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Running on Nostalgia

Words and Photos by Mike Behrends

“All I do is keep running in my own cozy, homemade void,
my own nostalgic silence. And this is a pretty wonderful thing.”

– Haruki Murakami, “What I Talk About When I Talk About Running”

It's somewhere between 2018 and 2019. My wife Sarah and I are living in Samsun, a city of around one million in the Black Sea region of northern Turkey. She's teaching at a university on an English fellowship through the U.S. Department of State, while I'm 'working remotely' but mostly doing absolutely nothing other than running.

Samsun is a modern, mountainous coastal city speckled with sites and ruins that remind you of its ancient past. Everything you’d imagine a remote Turkish city to have - mosques, markets, street cats - it does. There are images of Mustafa Kemal Ataturk on anything that’s flat, a population of people who mostly speak Turkish or Arabic. In its sprawl, there’s trains, buses, dolmuş taxis, an international airport with direct flights to Frankfurt, and, most importantly for my purposes here, Samsun has a flat, uninterrupted 12km running path along the sea. It hugs a long beach, where teens sit and ponder, families swim, men drink black tea while fishing for anchovies from various piers, city workers sweep sand from the bases of life-sized, seagull-shaped payphones.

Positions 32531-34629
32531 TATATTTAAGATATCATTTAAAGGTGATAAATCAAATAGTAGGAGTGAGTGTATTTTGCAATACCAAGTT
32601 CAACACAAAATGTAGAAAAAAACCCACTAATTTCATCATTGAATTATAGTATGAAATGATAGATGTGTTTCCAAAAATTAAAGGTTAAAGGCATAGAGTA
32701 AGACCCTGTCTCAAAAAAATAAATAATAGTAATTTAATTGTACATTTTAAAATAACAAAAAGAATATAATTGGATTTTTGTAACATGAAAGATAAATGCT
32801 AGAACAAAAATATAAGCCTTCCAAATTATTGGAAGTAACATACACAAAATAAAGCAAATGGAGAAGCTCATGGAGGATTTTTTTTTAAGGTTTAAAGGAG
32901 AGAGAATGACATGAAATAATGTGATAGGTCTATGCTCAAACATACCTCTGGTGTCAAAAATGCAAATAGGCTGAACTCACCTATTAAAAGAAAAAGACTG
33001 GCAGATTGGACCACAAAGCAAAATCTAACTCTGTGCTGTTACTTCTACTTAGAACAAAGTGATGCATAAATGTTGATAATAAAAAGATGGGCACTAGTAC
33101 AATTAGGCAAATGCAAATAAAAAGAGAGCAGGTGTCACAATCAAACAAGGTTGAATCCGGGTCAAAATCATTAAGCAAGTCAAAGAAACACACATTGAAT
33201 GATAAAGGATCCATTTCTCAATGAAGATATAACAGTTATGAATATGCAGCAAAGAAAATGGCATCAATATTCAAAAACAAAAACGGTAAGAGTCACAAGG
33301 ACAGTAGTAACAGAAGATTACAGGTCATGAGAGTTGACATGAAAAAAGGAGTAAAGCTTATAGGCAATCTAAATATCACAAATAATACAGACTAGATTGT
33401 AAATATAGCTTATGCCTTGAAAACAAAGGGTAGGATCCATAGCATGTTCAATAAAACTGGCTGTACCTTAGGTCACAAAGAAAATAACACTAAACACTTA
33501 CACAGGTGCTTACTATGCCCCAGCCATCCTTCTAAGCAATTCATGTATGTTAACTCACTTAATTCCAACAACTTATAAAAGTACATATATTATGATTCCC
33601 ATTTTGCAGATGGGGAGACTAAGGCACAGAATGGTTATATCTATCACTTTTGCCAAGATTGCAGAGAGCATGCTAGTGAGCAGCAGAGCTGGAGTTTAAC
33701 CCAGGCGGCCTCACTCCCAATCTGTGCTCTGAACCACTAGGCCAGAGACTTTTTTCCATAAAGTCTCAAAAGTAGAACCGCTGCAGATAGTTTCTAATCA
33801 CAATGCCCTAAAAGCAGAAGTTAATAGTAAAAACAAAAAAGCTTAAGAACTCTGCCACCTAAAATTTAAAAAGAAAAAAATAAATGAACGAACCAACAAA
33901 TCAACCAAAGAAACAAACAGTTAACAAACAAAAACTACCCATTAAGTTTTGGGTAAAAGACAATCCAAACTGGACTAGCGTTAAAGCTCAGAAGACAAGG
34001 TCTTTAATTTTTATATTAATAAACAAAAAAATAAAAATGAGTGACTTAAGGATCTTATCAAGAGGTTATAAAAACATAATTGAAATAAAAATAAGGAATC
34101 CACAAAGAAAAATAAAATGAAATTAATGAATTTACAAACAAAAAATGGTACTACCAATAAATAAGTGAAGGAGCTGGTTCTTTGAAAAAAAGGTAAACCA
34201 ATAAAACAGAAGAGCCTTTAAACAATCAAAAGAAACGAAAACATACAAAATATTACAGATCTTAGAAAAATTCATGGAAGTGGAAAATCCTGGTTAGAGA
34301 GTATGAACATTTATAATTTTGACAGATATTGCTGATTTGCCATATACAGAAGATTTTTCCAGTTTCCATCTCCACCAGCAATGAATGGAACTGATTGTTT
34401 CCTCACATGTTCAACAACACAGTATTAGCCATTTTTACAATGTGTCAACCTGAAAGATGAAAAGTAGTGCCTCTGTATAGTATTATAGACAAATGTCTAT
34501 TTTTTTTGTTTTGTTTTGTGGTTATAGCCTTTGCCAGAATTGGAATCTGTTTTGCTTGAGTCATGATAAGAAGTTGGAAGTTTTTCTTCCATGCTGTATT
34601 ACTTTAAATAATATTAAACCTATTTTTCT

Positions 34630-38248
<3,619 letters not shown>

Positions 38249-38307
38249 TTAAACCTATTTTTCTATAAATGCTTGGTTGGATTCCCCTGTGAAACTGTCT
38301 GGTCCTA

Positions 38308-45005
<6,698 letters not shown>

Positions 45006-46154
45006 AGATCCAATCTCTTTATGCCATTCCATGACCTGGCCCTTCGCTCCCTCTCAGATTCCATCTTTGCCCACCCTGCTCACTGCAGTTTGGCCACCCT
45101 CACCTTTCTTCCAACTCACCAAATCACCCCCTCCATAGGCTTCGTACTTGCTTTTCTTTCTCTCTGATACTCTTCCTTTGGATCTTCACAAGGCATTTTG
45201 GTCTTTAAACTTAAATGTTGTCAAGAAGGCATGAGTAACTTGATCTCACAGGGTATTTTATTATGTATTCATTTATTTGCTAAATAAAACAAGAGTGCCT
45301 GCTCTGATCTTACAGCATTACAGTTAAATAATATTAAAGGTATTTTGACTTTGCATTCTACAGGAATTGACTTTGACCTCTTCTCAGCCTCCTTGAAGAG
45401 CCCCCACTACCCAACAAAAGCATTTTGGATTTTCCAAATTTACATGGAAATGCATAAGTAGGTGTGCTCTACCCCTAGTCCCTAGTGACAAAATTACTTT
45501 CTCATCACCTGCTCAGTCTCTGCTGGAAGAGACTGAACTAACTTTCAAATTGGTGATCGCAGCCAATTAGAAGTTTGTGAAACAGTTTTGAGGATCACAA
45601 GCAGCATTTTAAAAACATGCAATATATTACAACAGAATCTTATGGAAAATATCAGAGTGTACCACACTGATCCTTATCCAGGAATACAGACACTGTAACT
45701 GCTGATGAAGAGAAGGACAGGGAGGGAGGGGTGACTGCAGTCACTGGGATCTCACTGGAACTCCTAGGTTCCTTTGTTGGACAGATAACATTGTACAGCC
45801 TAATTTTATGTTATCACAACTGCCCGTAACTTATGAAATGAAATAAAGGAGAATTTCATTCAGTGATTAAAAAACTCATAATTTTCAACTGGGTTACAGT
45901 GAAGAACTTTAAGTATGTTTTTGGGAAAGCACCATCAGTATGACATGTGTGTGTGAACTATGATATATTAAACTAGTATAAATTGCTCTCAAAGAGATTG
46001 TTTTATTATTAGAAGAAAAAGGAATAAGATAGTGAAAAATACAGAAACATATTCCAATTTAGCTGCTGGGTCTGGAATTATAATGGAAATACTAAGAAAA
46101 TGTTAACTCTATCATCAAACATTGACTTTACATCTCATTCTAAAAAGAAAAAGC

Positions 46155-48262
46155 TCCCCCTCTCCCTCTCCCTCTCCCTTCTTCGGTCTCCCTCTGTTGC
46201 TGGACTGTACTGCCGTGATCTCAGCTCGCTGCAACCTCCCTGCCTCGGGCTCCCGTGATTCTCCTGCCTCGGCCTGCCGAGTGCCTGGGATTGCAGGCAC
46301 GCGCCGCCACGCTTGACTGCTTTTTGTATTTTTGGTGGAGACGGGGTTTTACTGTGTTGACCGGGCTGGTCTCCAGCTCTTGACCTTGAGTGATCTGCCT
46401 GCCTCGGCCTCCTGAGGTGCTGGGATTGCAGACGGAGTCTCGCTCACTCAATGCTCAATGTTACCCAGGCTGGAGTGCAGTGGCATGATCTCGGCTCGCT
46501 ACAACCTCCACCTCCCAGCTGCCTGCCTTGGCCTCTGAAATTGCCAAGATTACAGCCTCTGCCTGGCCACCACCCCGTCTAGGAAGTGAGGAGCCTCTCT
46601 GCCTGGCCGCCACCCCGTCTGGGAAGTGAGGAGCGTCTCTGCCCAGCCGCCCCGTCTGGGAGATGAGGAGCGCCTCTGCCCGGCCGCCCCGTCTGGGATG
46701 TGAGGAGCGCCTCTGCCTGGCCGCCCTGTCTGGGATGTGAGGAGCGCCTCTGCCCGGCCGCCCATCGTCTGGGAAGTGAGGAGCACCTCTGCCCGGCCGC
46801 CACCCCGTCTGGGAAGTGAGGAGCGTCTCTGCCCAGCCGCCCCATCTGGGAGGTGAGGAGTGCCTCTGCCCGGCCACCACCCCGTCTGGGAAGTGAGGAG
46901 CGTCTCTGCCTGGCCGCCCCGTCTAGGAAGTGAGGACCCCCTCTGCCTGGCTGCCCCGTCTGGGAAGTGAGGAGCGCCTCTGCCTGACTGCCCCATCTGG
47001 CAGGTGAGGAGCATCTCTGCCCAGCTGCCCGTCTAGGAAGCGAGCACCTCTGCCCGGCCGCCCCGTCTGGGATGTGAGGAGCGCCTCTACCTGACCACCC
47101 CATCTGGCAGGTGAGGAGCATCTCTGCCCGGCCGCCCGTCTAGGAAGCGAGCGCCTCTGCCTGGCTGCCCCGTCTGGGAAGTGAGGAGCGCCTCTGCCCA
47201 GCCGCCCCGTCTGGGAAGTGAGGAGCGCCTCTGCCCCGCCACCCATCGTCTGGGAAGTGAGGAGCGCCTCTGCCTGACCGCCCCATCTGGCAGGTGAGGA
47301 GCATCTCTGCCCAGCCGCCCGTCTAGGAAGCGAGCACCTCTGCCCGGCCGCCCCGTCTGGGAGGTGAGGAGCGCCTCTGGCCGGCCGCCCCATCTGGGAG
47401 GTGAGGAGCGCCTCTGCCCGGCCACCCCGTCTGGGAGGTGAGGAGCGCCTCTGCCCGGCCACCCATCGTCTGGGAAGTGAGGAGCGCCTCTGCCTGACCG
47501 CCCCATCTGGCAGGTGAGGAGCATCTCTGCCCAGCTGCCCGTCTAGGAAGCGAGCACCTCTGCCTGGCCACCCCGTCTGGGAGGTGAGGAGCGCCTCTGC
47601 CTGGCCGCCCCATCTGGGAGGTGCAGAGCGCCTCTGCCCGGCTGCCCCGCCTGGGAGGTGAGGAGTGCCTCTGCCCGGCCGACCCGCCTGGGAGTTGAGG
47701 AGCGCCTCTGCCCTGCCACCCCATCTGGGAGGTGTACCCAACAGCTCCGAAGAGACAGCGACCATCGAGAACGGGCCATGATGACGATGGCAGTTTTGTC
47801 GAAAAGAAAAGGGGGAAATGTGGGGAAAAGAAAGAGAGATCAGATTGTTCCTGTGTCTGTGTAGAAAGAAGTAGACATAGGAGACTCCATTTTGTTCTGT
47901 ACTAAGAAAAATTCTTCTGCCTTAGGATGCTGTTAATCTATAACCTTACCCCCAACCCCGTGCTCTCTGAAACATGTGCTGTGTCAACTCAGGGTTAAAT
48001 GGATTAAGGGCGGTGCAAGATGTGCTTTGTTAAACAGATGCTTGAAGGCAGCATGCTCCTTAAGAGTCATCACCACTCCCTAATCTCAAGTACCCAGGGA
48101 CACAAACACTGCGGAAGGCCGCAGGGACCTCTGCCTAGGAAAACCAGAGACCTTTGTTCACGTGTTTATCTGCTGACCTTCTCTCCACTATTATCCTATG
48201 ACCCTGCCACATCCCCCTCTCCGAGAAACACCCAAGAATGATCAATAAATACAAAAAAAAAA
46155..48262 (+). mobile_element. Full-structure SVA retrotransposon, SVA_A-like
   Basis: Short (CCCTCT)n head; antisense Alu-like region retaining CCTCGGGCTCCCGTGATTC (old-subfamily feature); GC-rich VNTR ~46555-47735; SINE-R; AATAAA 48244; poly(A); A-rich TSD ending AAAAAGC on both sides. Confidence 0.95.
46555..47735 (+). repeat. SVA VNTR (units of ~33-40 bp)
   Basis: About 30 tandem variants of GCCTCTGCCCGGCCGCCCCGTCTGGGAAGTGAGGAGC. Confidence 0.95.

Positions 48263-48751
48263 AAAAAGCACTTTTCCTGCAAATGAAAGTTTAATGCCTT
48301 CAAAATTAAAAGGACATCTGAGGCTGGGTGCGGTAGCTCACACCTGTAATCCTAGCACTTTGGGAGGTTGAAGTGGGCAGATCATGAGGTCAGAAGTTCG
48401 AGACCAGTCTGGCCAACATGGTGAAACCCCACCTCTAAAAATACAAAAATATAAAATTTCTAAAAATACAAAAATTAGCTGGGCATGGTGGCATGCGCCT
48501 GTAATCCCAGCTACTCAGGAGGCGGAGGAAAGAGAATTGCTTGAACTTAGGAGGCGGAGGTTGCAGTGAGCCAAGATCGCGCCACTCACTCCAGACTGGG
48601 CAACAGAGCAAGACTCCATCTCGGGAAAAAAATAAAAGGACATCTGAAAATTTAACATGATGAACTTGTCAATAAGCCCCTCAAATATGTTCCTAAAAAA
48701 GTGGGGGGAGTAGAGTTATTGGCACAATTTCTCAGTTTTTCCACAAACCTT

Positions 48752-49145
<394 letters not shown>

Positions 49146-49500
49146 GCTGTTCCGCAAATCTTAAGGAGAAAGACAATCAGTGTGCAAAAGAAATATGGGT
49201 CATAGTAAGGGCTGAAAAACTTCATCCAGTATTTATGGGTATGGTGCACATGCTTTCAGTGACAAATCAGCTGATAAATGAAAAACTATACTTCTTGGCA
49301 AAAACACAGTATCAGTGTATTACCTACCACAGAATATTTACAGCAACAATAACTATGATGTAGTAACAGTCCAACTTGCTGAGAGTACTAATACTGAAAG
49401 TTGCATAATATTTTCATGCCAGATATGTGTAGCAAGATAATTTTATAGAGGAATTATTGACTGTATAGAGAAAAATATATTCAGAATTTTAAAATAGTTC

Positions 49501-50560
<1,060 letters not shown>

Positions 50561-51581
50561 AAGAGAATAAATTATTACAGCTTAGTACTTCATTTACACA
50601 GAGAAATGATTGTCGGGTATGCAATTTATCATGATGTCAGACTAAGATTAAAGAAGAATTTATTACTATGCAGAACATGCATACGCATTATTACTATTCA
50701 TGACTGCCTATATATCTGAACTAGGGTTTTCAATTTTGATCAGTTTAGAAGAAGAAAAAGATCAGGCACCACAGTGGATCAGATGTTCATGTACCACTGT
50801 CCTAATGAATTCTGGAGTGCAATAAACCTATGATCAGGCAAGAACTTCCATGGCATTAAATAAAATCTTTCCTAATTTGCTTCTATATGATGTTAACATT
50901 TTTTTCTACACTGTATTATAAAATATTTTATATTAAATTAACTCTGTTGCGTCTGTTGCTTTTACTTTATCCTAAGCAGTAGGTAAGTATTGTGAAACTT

Samsun's temperate climate is generous to runners, so I start running this path daily. 5k, 10k, 15k, whatever. I have to. For one, I'm signed up for the Istanbul Half Marathon - my first - and can’t slouch. And I’m homesick as hell. I miss holidays back home, birthdays, and conversations that don't involve Google Translate. So, each morning, after a breakfast of instant coffee, apricots, and Nutella on bread, I hit shuffle-play on a massive, strategically nostalgic playlist and run.

Suddenly I’m no longer running along the Black Sea, passing the Yeşilyurt Mall with the McDonald’s whose employees wear McDonald’s jeans, to Aslan Heykeli Park near a strange Amazon warrior museum. Or passing Bakku Café where they call me “Flat White” – either because of my appearance or my daily drink order – beyond the stand of evergreens by the basketball court that smells like Wisconsin. Or running beyond Mustafa’s convenience store where I splurge on Turkish wine and Pringles, passing my landlord Zafer’s surprisingly opulent real estate office, up to the marina where the path widens out, transitions to gravel, and curls itself into the sea to create two more runnable kilometers of breakwater. My body is moving in Samsun, a line of palm trees on my left and a sea that stretches to Russia on my right, but I’m elsewhere in time.

My playlist shuffles to Land of Talk’s watery, melancholic jam “Quarry Hymns” and now it’s 2012. I’m a fresh college graduate working at a coffee shop and living with Grandma in a suburb of Minneapolis, Minnesota. I’m out for a nightly walk in her neighborhood after we’ve eaten Pizza Hut at 5pm and I’ve put the tea kettle on for her while she does crosswords.

Now I’ve just reached the billboard along the path that’s either promoting a Samsun mayoral candidate or real estate agent. I know the palm tree underneath it is my 5k mark. As the first bit of fatigue hits me, the playlist shuffles to the next song and helps me push through.